“Even if I had the talent for writing, it is the north that triggered it,” he admits. “I saw the beauty of the savanna, its people and culture and felt the urge to write about it. I started writing what I saw, and here I am today calling myself a journalist,” he bursts into laughter.
Anyone who follows Kofi Akpabli’s writings will agree that he is one of the finest writers in Ghana today. Irrespective of the subject, Kofi Akpabli has a way of keeping his readers spell-bound until the last word of the article. His enormous talent has been recognised internationally.
In 2010, Kofi Akpabli was the only Ghanaian journalist nominated for the prestigious CNN/Multichoice African Journalists Award, which he won the Arts and Culture category. After picking his award in Kampala, Uganda, he paid tribute to the beauty of Northern Ghana, even though his winning article was on “Serious business of soup in Ghana.”
Recently, Kofi Akpabli defended his title as Africa’s foremost Arts and Culture Journalist. He was again the only Ghanaian journalist to have won an award. His fellow Ghanaian journalist, Portia Solomon of TV3 was also nominated but she could not win.
Kofi Akpabli is also the defending champion of the Ghana Journalists Association (GJA) best journalist for the Arts, Culture and Entertainment category and has many other journalism awards to his credit.
“I owe my success to the North,” he says.
Before Kofi Akpabli recently flew to South Africa to pick his award, he launched a book to celebrate the beauty of the three regions of the north. The book, which is titled A Sense of Savanna: Tales of a Friendly Walk Through Northern Ghana, has received very favourable reviews.
The Executive Director of the Ghana Tourists Board, Mr. Julius Debrah has described the book as one of the most useful materials on Northern Ghana for both local and foreign tourists.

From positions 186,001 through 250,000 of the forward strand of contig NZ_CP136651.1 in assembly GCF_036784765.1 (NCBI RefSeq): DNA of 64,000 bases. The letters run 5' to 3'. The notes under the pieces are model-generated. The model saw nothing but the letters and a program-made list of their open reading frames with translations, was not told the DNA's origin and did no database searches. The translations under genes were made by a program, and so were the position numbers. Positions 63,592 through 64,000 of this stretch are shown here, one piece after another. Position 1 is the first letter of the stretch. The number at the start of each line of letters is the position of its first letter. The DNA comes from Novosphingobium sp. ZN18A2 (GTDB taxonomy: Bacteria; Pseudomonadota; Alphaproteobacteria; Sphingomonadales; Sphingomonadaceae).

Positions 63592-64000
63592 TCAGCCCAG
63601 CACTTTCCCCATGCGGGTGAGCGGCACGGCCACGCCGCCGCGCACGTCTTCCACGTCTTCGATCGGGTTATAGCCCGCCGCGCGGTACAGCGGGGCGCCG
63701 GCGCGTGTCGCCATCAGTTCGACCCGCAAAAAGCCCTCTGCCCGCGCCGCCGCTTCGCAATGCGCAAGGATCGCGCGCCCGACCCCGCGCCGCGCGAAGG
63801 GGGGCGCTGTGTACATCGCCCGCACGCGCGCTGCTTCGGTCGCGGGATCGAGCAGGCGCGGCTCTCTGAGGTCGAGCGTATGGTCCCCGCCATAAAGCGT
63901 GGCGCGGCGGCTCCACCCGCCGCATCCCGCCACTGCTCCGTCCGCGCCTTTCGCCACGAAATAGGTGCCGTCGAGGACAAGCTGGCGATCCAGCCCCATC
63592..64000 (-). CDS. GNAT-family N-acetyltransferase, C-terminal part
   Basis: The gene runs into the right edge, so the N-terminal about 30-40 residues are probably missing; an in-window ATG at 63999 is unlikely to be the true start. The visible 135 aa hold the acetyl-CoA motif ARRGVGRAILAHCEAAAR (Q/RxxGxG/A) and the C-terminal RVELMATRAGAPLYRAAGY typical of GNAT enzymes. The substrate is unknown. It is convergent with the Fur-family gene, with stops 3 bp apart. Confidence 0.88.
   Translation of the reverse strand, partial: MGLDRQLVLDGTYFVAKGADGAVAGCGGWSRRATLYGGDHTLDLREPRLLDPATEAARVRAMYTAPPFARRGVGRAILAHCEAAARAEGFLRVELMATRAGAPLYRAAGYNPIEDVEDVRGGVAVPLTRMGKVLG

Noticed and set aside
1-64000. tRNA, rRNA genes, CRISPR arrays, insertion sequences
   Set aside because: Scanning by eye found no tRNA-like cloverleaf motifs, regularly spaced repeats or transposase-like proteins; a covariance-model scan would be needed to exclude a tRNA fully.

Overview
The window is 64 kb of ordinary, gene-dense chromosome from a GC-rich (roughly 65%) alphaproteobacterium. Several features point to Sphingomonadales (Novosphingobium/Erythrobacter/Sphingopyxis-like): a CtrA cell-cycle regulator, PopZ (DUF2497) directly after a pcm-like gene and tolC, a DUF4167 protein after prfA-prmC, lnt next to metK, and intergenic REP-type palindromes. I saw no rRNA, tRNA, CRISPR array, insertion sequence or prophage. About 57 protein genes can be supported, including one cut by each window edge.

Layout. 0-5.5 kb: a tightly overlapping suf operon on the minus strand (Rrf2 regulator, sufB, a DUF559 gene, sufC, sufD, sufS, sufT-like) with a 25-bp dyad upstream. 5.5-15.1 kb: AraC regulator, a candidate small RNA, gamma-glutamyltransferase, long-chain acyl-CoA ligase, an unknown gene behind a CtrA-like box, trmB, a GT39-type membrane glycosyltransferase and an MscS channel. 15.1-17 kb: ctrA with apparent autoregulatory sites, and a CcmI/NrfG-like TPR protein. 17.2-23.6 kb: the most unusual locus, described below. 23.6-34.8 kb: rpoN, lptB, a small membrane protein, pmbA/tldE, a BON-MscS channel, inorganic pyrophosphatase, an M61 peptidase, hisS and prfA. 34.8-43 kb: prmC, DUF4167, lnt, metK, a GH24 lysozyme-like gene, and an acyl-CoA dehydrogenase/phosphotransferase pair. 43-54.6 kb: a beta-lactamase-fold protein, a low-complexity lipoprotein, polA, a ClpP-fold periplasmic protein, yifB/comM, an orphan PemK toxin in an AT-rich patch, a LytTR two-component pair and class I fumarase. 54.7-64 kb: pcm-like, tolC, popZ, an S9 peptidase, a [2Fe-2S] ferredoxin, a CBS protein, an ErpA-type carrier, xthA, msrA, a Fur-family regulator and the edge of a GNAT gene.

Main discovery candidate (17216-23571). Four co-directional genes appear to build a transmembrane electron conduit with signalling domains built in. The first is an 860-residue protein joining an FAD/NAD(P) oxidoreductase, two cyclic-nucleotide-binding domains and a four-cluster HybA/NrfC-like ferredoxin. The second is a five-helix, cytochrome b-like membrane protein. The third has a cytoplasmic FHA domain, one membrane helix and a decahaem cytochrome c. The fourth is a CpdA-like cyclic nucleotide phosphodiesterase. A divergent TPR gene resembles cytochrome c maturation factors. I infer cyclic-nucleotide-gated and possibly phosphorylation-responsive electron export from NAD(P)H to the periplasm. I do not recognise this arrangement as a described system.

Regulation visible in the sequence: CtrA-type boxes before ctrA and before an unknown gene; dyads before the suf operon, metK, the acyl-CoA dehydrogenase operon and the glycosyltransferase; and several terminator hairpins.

“Today’s tourists are not just interested in attractions,” he notes. “They find fulfillment in interacting with the setting as a whole. This reflects a new movement in the industry known as ‘responsible tourism.’ A Sense of Savanna is a kind of book that fosters this new trend.”
A former diplomat and columnist of the Daily Graphic, Mr. KB Asante, says the book and Kofi Akpabli’s achievements should serve as an inspiration to the youth.
“Kofi Akpabli writes delightfully, and in A Sense of Savanna, he laces his stories with keen observation, humour and learning,” Mr. KB Asante writes. “What makes me take pride in his work is that it is a legacy by all standards. Yet, all would have been missed had he regarded his posting to the North as punishment. If this real life story is not inspiring to our youth, I don’t know what it is.”
Written in the first person narrative, A Sense of Savanna is a collection of articles about the three regions of the North. Kofi Akpabli’s intimacy with the north is intriguing and one finds a good dose of cultural and historical events intricately woven with a beautiful and humorous language.
West Way to Wechiau, the first article in the book gives enormous insight into the hippopotamus sanctuary in the Upper West Region. Kofi skillfully blends his ride to see the sacred beasts with the history of the place, revealing all one needs to know about hippos. He also gives a lot of insight into the lives of the people. Here, he explains why the French feared the Lobi people and succinctly tells the reader the economic conditions of the people.
“Poverty in these parts is a very familiar reality. In the absence of any local industry, the youth here are limited to what their ancestors have always done, catch fish and till the land. The more ambitious among them engage in the ‘energy sector’; that is burning fuel wood for charcoal.” The energy sector, indeed!